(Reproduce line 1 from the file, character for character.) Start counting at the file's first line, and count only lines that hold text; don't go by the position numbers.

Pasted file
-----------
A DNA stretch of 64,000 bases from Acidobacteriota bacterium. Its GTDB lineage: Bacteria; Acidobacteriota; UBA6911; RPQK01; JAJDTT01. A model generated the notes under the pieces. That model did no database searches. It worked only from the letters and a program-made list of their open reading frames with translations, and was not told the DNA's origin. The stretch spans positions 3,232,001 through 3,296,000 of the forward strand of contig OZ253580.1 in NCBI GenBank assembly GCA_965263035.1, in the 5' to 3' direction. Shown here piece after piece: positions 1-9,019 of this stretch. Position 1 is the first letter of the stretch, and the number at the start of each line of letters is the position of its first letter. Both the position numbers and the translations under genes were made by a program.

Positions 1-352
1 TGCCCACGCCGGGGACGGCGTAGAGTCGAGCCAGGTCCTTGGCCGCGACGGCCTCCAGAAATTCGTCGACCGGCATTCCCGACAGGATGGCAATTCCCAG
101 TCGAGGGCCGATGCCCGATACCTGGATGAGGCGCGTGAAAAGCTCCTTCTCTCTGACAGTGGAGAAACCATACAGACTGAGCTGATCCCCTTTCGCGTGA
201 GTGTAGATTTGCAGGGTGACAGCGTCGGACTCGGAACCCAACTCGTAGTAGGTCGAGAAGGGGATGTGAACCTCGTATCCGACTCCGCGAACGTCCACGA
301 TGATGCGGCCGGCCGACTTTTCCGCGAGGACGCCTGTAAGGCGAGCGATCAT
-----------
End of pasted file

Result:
A DNA stretch of 64,000 bases from Acidobacteriota bacterium. Its GTDB lineage: Bacteria; Acidobacteriota; UBA6911; RPQK01; JAJDTT01. A model generated the notes under the pieces. That model did no database searches. It worked only from the letters and a program-made list of their open reading frames with translations, and was not told the DNA's origin. The stretch spans positions 3,232,001 through 3,296,000 of the forward strand of contig OZ253580.1 in NCBI GenBank assembly GCA_965263035.1, in the 5' to 3' direction. Shown here piece after piece: positions 1-9,019 of this stretch. Position 1 is the first letter of the stretch, and the number at the start of each line of letters is the position of its first letter. Both the position numbers and the translations under genes were made by a program.